Social cost of CO2 emissions in Tehran waste management scenarios and using life cycle assessment to select the scenario with the least impact on global warming

Document Type : Research Paper


1 Department of Environmental Management, Faculty of Natural Resources and Environment, Science and Research Branch, Islamic Azad University, Tehran, Iran

2 Department of Environmental Engineering, Faculty of Natural Resources and Environment, Science and Research Branch, Islamic Azad University, Tehran, Iran


Climate change includes global warming driven by human-induced emissions of greenhouse gases and the resulting large-scale shifts in weather patterns. Tehran, Iran, has a population of 13 million (2017) and produces about 13,000 tons of municipal solid waste per day and 4.7 million tons annually. This study used the life cycle assessment (LCA) method to calculate all the emissions in different scenarios for Tehran's waste management. The IWM model was used for Phase II of the LCA. The results of the proposed scenarios showed that the highest emission was from greenhouse gases (GHG), which were9.6, 3.2, and 2.7 million tons in the first, second, and third scenarios, respectively. The IPCC reports and the results from the life cycle inventories were used to calculate the social cost analysis for the scenarios based on the CO2 equivalents. The third scenario caused a 71.8% and 17.2% reduction in terms of social costs compared to the first and second scenarios, respectively. Thus, according to the importance of greenhouse gases in global warming, employing a third scenario in the waste management system could effectively reduce greenhouse gases in Tehran. 


Main Subjects

[1] Albanna, M. (2012). Solid waste management options and their impacts on climate change and human health. In environmental protection strategies for sustainable development (pp. 499-528). Springer, Dordrecht.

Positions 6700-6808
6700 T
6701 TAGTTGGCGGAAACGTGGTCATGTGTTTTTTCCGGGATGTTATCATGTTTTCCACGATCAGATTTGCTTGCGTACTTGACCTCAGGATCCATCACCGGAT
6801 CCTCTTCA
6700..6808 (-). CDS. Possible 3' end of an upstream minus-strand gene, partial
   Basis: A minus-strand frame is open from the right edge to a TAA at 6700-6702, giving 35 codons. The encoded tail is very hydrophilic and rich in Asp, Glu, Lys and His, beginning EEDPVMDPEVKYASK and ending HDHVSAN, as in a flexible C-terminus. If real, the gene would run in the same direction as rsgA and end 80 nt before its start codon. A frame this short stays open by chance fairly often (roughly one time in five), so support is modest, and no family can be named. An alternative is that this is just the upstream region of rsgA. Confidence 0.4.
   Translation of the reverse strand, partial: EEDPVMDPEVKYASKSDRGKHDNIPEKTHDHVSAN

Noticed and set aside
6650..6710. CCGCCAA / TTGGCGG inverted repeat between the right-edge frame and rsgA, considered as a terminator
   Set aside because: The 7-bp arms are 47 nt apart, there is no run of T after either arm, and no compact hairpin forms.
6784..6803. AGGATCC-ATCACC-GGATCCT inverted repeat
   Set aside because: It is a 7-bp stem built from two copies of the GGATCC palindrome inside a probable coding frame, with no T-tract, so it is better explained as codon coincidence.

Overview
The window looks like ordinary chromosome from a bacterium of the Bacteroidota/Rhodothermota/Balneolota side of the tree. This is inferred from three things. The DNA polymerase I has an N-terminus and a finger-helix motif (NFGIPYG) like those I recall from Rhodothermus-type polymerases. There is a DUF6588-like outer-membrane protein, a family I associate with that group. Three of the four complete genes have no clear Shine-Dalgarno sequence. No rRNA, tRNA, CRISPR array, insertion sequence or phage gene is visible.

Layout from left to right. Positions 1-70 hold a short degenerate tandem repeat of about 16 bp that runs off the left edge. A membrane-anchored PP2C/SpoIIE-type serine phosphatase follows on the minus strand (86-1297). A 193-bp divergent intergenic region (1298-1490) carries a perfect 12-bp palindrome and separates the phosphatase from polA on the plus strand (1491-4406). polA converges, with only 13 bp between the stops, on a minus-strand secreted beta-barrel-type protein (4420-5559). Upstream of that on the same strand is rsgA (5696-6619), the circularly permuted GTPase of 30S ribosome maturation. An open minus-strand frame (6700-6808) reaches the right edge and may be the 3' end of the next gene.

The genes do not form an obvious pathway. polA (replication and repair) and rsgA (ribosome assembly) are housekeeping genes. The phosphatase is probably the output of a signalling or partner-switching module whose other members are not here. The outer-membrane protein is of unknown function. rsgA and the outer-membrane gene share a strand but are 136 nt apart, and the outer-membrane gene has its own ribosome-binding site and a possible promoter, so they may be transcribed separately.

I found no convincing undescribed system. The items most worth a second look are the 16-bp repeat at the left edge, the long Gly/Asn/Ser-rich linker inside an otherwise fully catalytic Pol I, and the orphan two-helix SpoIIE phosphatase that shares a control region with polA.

[2] Gentil, E. (2011). Life-cycle modelling of waste management in Europe: tools, climate change and waste prevention. DTU Environment. Technical University of Denmark. Lyngby, Denmark.
[3] White, P., Dranke, M., Hindle, P. (2012). Integrated solid waste management: a lifecycle inventory. Springer science and business media.
[4] Damgaard, A. (2010). Implementation of life cycle assessment models in solid waste management. Department of environmental engineering. technical university of Denmark. Lyngby, Denmark.
[5] Khandelwal, H., Dhar, H., Thalla, A. K., & Kumar, S. (2019). Application of life cycle assessment in municipal solid waste management: A worldwide critical review. Journal of cleaner production, 209, 630-654.
[6] International standard organization. (1997). ISO 14040: Environmental management-life cycle assessment-principles and framework.
[7] ISO-14044. (2006). Environmental management—life cycle assessment—requirements and guidelines. International Organization for Standardization, Geneva, Switzerland.
[8] ISO-14040. (2006). Environmental management-life cycle assessment-principles and framework. International organization for standardization, Geneva, Switzerland.
[9] Klüppel, H. J. (1998). ISO 14041: Environmental management--life cycle assessment goal and scope definition inventory analysis. The International Journal of life cycle assessment, 3(6), 301.
[10] Ryding, S. O. (1999). ISO 14042 Environmental management* Life cycle assessment* life cycle impact assessment. The International Journal of life cycle assessment, 4(6), 307.
[11] Abduli, M. A. (1995). Solid waste management in Tehran. Waste management and research, 13(5), 519-531.
[12] TWMO. (2017). Tehran Waste Management Organization.
[13] Cirko, C., Edgecombe, F., Gagnon, M., Perry, G., Haight, M., Jackson, D., Love, G., Kelleher, M., Massicotte, S., Schubert, J. (2004). EPIC/CSR Integrated Solid Waste Management Tools: Project Report. University of Waterloo, Canada.